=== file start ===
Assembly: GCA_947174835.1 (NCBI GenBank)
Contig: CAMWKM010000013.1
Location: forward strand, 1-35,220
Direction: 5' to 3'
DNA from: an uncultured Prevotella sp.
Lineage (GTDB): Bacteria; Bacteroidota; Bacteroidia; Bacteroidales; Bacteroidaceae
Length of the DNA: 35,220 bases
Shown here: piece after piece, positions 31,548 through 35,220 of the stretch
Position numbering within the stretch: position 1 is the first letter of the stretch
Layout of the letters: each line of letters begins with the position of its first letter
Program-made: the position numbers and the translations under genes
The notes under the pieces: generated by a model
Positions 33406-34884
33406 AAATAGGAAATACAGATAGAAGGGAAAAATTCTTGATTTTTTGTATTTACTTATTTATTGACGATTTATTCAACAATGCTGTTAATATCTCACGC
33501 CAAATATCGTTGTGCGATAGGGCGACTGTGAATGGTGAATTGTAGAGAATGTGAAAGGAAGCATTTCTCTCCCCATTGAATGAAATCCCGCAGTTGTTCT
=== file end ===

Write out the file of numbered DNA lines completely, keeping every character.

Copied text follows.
Assembly: GCA_947174835.1 (NCBI GenBank)
Contig: CAMWKM010000013.1
Location: forward strand, 1-35,220
Direction: 5' to 3'
DNA from: an uncultured Prevotella sp.
Lineage (GTDB): Bacteria; Bacteroidota; Bacteroidia; Bacteroidales; Bacteroidaceae
Length of the DNA: 35,220 bases
Shown here: piece after piece, positions 31,548 through 35,220 of the stretch
Position numbering within the stretch: position 1 is the first letter of the stretch
Layout of the letters: each line of letters begins with the position of its first letter
Program-made: the position numbers and the translations under genes
The notes under the pieces: generated by a model
Positions 33406-34884
33406 AAATAGGAAATACAGATAGAAGGGAAAAATTCTTGATTTTTTGTATTTACTTATTTATTGACGATTTATTCAACAATGCTGTTAATATCTCACGC
33501 CAAATATCGTTGTGCGATAGGGCGACTGTGAATGGTGAATTGTAGAGAATGTGAAAGGAAGCATTTCTCTCCCCATTGAATGAAATCCCGCAGTTGTTCT